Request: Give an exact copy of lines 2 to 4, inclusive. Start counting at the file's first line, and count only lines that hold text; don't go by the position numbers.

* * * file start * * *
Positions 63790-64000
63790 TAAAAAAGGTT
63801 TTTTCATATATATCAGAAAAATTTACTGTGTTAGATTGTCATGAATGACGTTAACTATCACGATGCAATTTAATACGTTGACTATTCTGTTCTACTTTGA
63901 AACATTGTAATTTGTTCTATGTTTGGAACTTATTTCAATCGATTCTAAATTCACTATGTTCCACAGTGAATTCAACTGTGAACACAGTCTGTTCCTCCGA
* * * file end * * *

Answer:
63790 TAAAAAAGGTT
63801 TTTTCATATATATCAGAAAAATTTACTGTGTTAGATTGTCATGAATGACGTTAACTATCACGATGCAATTTAATACGTTGACTATTCTGTTCTACTTTGA
63901 AACATTGTAATTTGTTCTATGTTTGGAACTTATTTCAATCGATTCTAAATTCACTATGTTCCACAGTGAATTCAACTGTGAACACAGTCTGTTCCTCCGA